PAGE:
Transportation headlines, Thursday, Jan. 5

Here is a look at some of the transportation headlines gathered by us and the Metro Library. The full list of headlines is posted on the library’s blog.

One of the entrances to the now-gone Broadway tunnel in downtown L.A. Photo by Metro Library and Transportation Archive.

The lost tunnels of L.A. (KCET SoCal Focus)

Great article on the many tunnels that once (and still) burrowed under hills around downtown L.A. Example: Broadway between Temple and Sunset once traveled in a tunnel under Fort Moore Hill. But construction of the 101 freeway reduced the Hill to a stump and that section of Broadway is now a freeway overpass. There’s also some intererestingness involving the old Pacific Electric tunnel.

Is it time for Metro Rail to get a facelift? (L.A. Streetsblog)

Not if it’s going to look like this, IMO. Click above to see fine example of Photoshop horribleness.

After three decades, federal tax credit for ethanol expires (New York Times)

Perhaps the headline should read “after three decades and $20 billion dollars…” About 40 percent of the nation’s corn crop is used to produce ethanol and growers didn’t put up much of a fuss, some saying they’ll still make plenty of money without the subsidy. Ethanol’s chief advantage is it comes from a renewable source but enviros have long complained that producing it requires more fuel than it saves.

Development at Universal City is shelved (Daily News)

The giant studio and office complex that NBC wanted to build atop the Universal City Red Line station has been put aside due to the sour economy. The developer, Thomas Properties, and NBC blame market conditions. It would have been a lot of jobs right on top of the region’s heaviest used transit line.

Ideas for downtown: redesign 888 International Tower Plaza into a pedestrian-friendly open space (Brigham Yen)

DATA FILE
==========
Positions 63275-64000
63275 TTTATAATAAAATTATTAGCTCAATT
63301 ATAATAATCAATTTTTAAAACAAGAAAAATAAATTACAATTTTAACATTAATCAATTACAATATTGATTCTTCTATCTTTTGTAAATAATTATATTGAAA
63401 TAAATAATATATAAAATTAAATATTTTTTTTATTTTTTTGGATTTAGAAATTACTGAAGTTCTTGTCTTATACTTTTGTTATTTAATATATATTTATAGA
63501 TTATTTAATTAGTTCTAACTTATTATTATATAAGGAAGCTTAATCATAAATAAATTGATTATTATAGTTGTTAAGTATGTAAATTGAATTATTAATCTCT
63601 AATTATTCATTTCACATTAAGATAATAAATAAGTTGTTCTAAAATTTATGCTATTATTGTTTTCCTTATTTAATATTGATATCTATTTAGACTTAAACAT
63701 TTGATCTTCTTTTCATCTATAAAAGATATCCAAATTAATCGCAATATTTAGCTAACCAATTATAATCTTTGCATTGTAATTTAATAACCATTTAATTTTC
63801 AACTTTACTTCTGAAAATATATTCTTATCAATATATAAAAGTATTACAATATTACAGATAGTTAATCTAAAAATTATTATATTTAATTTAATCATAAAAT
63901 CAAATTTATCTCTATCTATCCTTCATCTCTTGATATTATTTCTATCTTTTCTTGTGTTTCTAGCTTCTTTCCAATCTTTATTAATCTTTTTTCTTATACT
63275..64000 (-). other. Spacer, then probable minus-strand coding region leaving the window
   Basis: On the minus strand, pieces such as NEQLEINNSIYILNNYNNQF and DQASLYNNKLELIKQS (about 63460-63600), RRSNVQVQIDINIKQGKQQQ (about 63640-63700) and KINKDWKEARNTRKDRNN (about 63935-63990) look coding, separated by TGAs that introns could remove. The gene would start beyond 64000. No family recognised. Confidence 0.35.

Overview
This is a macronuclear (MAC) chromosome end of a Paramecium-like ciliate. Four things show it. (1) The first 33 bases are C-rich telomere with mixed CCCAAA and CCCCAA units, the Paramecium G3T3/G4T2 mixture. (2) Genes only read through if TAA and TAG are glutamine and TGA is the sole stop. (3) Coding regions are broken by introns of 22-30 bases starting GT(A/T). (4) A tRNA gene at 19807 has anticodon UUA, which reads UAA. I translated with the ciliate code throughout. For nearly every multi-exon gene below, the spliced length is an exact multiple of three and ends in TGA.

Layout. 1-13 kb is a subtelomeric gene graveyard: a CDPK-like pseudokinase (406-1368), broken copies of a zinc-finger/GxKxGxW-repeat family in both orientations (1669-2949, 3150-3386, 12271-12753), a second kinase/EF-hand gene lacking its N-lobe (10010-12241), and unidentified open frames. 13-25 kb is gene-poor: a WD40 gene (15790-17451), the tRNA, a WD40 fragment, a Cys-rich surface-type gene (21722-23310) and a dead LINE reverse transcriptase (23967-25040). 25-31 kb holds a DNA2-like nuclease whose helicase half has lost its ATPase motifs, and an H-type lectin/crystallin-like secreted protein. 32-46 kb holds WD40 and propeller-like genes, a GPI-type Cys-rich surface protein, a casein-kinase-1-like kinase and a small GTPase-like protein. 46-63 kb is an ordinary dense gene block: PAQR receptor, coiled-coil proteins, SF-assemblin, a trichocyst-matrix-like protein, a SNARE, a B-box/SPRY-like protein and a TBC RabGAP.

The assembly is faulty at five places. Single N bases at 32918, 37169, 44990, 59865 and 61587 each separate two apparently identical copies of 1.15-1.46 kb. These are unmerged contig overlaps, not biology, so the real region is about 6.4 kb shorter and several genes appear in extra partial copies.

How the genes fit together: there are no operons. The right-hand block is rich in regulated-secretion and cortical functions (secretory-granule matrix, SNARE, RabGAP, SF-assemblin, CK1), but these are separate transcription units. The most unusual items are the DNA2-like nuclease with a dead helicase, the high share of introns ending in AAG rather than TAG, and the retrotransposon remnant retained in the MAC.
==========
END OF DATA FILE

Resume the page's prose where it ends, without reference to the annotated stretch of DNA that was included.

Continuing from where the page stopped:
Brigham uses his camera to document a rather dreary plaza and how it could be spruced up into something that might actually attract human beings.


4 replies

  1. All of the trains should be grey or silver, with an interchangable light that would color code whichever line the train is. The light should be just next to the sign with the destination. Sooner or later, as metro expands over the next seven thousand years (sarcasm), we will have to ditch the color coding all together. I would be happy to call the blue line the B Train, the gold line the G Train, purple the P Train, Expo, the E line, and so on…

  2. Color coding the trains are a good idea, but there’s a much more cost effective approach than spending the money in wrapping/painting the trains with colors, especially with the consideration that trains could be used interchangeably with another.

    Here are three cost efficient ways to do this:

    A flippable cheatline
    Flip down when Red Line, flip up when it’s a Purple Line

    Install interchangeable panel railings
    Replace cheatline with correct color when needed

    Install LCD signs with colored texts

  3. I’m not crazy about the paint scheme that they show on Streetsblog, but I like the idea of color-coded trains.

    Certainly, you’re never going to see the Red/ Purple lines mixed together with the Blue or Gold or Green. I think it’s possible that even with the Crenshaw Line, everything that uses the Century Freeway tracks could be a shade of Green. That just leaves the Blue/ Gold lines once the Regional Connector is in place.

  4. I remember, probably more than 10 years ago, going with a group of transit enthusiasts to explore the subway tunnel from 1st and Glendale to the end (at the Bonaventure foundation), back before the tunnel was sealed. It was actually pretty cool. And VERY dark.